Let's talk about the good times at Axpona. First and foremost, I enjoyed the Quintessence Audio room on the 12th floor (straight off the elevators), more than all other rooms combined. The room featured Dynaudio Contour 60 loudspeakers and a serious stack of Moon by Simaudio components. The digital source was an Aurender. The team at Quintessence really setup the room well, enabling people to hear the system more than the acoustics of the room. One afternoon the guys in the room let me control the playlist for what seemed like an hour. I kept queuing up tracks and listening like I was at home. Playing all my favorite music. Sure, a few people walked in and were scared off by Iggy Azalea's latest single Mo Bounce, but I would have been scared off by their Nils Lofgren albums had the situation been reversed. I played everything from Pearl Jam to Peter, Paul and Mary. I really liked how everything sounded in this room. The Moon gear was wonderful as usual. I really think the Dynaudio Contour 60 loudspeakers offer a great value and should have a long life for the company. Yes they are $10,000, but the equivalent speakers from other brands are double that price.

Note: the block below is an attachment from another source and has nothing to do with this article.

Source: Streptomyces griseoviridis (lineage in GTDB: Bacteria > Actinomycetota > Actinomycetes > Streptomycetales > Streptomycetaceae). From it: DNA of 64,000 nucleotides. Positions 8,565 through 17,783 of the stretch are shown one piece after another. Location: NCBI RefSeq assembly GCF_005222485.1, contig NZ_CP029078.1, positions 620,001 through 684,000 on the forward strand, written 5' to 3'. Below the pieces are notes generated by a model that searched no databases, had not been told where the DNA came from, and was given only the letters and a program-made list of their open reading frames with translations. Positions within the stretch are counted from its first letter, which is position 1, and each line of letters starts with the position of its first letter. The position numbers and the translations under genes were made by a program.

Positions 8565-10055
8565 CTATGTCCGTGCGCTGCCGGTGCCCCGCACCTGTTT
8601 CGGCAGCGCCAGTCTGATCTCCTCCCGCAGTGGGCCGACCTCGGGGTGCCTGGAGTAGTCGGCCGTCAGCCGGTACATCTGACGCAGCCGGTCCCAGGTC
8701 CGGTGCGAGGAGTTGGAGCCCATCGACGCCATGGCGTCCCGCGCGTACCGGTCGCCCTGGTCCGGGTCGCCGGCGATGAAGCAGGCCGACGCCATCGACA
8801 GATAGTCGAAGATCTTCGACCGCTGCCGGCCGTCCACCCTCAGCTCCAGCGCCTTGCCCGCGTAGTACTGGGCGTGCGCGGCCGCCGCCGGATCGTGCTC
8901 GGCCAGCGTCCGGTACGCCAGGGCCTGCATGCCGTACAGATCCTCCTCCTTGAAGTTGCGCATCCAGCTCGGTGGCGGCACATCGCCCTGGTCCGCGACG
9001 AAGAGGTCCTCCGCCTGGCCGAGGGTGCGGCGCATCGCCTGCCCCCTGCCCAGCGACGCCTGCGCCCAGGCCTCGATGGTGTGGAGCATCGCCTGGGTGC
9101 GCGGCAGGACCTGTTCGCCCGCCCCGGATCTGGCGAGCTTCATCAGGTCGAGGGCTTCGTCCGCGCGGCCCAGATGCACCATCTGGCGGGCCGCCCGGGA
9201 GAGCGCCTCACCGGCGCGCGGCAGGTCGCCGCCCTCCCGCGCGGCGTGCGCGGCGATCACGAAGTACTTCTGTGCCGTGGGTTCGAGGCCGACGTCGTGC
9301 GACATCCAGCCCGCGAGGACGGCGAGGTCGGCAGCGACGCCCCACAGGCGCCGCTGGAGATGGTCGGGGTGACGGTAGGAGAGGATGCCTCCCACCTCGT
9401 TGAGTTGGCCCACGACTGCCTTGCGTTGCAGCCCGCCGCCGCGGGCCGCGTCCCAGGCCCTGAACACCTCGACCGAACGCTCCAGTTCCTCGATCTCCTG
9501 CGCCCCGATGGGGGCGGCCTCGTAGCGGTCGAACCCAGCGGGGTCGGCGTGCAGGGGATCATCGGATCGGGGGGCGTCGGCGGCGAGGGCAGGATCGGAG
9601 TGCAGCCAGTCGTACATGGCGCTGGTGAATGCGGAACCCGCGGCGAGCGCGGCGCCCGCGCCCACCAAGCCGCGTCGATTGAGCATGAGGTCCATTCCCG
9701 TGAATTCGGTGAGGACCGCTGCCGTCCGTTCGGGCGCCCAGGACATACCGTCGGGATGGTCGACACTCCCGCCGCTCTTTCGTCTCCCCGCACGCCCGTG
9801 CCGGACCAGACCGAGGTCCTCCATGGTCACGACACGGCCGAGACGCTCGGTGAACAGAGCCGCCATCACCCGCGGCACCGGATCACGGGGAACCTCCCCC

Imagine if civilian show-goers could have had the same fun experience that I had in the Quintessence room rather than disturbing the peace by walking in on a 32/768 kHz rendition of Kazakhstan Wind Chimes being listened to by some reviewer who has been in the business since I was nine years old, who expects the world to stop when he is listening. This isn't far from what I experienced at Axpona. A reviewer asked if anyone could name the music he played and some guy said, "that wasn't music!" He was right, it was a bunch of banging on things in high resolution. If people like that stuff, no worries. It's just not the kind of stuff that the people I know like and it's certainly not the kind of stuff that will attract anyone to this hobby.